Patagonian Toothfish, an exceptional fish


Chilean seabass in the USA, Mero in Japan, Bacalao de profundidad in Chile, Merluza negra in Argentina… several names for a sole constant: taste! A refined and delicate taste from a tender white flesh.


There are actually two species of toothfish: Dissostichus mawsoni found on the Antarctic continental shelf and Dissostichus eleginoides, found in the waters around the sub-Antarctic islands. The latter, better known as Patagonian Toothfish, is the species that the Cap Kersaint fishes in the icy waters surrounding the Kerguelen and Crozet islands.

Living at depths from 300 to 2000m, toothfish doesn’t have swim bladder and the high oil content of its flesh controls its buoyancy – which is why the toothfish is so popular worldwide.
It is indeed naturally rich in protein and Omega 3 and 6 oils, unsaturated fatty acids essential to the human body’s good health.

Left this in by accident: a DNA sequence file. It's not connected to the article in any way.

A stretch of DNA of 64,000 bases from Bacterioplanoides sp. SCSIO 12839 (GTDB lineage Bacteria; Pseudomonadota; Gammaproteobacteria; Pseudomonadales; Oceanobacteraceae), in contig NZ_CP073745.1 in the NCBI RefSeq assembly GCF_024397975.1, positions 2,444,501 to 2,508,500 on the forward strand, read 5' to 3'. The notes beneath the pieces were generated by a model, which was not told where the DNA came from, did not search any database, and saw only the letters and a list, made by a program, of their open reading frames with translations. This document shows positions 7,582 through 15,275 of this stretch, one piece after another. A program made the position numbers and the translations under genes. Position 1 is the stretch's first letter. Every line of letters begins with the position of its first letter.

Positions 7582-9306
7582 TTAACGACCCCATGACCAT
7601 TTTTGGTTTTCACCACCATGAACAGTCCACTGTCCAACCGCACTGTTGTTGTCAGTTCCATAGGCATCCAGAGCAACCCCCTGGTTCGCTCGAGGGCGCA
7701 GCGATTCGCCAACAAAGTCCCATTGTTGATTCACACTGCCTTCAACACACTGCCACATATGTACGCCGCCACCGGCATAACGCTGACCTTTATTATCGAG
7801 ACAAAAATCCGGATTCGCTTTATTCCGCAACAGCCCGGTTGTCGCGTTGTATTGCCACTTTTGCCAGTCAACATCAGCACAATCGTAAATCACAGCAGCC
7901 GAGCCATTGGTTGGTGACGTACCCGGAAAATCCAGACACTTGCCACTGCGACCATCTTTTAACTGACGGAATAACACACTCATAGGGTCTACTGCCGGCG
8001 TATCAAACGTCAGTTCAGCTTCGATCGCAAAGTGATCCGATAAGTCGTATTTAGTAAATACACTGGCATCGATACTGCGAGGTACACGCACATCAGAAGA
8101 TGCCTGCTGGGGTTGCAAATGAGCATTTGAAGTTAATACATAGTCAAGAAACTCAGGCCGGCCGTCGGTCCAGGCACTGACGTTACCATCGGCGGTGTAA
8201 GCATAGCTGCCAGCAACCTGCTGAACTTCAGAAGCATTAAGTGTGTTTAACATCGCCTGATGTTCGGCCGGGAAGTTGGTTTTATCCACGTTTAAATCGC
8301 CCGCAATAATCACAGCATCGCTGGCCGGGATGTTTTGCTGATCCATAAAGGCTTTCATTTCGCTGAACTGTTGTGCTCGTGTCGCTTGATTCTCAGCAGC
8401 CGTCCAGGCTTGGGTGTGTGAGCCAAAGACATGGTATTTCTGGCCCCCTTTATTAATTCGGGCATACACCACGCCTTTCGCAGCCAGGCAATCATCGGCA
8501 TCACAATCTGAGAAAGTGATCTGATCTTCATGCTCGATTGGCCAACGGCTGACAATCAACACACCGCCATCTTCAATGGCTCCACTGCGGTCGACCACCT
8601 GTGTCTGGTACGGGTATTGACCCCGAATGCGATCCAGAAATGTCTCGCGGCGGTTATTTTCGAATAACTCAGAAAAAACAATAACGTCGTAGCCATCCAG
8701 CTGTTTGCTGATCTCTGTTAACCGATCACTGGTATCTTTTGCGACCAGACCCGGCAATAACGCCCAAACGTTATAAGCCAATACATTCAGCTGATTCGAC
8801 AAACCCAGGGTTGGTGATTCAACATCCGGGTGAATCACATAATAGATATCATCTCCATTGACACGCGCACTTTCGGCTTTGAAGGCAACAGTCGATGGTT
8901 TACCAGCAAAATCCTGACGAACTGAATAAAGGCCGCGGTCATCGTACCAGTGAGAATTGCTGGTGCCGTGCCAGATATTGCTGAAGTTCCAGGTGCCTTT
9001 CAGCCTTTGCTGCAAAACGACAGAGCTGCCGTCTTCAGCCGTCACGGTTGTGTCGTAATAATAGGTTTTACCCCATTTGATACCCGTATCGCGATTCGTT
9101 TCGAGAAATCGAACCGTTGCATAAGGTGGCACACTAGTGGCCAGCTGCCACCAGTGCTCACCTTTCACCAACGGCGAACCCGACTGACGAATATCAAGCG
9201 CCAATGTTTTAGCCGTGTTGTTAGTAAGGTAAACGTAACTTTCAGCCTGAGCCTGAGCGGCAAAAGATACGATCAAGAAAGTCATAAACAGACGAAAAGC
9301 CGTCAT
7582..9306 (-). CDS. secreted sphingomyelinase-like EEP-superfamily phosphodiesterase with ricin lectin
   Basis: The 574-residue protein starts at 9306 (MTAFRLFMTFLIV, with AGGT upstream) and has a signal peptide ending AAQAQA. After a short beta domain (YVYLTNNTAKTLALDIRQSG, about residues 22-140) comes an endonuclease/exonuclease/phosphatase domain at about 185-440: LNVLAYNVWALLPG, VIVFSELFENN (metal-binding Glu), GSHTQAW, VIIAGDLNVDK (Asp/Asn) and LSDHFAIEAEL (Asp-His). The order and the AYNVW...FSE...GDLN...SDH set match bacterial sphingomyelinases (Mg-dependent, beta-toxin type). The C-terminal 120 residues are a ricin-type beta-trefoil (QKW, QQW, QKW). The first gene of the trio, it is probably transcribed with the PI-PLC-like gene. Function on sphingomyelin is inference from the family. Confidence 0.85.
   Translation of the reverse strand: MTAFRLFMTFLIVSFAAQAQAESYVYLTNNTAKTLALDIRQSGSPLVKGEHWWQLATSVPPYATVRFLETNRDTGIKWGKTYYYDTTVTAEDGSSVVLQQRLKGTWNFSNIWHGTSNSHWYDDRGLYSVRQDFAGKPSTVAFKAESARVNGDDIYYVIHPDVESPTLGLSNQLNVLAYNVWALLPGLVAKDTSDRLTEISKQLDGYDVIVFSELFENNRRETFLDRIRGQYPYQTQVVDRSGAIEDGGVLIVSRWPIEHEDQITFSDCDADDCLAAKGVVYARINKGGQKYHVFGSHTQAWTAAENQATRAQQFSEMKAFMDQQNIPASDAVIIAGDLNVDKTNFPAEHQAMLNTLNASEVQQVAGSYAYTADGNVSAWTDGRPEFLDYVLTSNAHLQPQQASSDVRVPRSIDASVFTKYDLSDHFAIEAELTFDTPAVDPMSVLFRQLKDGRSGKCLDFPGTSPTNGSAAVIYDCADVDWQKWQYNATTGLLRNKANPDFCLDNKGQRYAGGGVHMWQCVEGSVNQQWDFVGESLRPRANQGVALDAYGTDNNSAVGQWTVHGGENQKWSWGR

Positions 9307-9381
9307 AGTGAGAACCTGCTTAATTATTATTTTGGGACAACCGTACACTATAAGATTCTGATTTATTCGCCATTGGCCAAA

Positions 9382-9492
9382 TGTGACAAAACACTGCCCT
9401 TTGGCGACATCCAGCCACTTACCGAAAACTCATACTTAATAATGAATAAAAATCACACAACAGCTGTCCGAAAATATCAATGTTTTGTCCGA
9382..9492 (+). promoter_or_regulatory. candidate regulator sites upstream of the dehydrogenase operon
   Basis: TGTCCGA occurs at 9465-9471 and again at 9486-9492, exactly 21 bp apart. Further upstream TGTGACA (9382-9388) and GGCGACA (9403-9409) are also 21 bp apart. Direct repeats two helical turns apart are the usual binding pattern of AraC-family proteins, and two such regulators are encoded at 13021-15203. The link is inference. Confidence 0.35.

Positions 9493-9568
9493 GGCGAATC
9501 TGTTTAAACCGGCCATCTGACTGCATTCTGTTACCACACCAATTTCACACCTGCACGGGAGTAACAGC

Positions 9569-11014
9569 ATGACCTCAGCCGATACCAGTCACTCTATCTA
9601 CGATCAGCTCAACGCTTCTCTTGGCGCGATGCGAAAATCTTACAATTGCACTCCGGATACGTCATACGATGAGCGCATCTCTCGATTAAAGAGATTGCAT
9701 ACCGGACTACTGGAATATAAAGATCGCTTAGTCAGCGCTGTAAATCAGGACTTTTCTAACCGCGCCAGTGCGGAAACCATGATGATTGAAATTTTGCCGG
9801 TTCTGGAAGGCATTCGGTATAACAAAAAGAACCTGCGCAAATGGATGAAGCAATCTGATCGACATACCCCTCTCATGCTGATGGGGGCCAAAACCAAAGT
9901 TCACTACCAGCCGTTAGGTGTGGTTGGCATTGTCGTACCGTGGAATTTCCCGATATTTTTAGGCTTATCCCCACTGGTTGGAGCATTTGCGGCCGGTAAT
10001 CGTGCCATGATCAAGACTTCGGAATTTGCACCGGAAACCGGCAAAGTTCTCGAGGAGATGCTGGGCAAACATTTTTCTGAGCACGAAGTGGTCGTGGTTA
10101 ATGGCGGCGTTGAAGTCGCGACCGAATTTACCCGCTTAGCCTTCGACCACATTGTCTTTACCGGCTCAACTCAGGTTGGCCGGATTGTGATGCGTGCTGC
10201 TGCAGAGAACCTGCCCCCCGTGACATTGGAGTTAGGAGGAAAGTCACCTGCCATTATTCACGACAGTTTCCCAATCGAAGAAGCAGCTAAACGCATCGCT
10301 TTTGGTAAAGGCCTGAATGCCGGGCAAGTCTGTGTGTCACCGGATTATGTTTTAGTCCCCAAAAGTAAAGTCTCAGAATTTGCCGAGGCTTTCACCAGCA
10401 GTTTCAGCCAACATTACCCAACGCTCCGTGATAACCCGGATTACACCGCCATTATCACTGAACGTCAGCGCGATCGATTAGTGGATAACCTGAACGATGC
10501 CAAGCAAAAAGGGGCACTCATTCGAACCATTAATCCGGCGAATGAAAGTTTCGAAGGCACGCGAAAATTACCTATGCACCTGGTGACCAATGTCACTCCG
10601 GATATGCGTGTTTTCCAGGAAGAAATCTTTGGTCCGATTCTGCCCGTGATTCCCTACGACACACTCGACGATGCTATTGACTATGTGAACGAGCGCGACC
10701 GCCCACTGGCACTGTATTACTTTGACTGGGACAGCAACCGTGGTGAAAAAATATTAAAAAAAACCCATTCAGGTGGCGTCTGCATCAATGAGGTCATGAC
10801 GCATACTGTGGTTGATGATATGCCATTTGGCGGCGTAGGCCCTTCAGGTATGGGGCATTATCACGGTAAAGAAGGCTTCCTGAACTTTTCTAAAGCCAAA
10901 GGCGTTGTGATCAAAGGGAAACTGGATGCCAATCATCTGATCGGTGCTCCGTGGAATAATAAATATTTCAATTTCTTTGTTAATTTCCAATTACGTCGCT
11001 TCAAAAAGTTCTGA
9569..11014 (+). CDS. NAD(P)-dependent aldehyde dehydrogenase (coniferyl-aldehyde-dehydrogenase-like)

In its early life, the toothfish lives in shallow waters and eats shellfish; in adulthood, when it can reach a length of 2 meters and weigh over 80 kg, it migrates greater, abyssal depths. Eager to protect the resource, the Cap Kersaint only fishes in waters deeper than 500m to avoid catching juveniles.

After being brought on board live, then immediately processed and frozen, the toothfish retains its freshness while preserving the smooth texture and unique taste of its flesh. Popular in fine restaurants around the world, toothfish is a delicacy that can be enjoyed in many ways: ovenbaked, steamed, cooked in foil, poached, grilled, and roasted are just a few examples.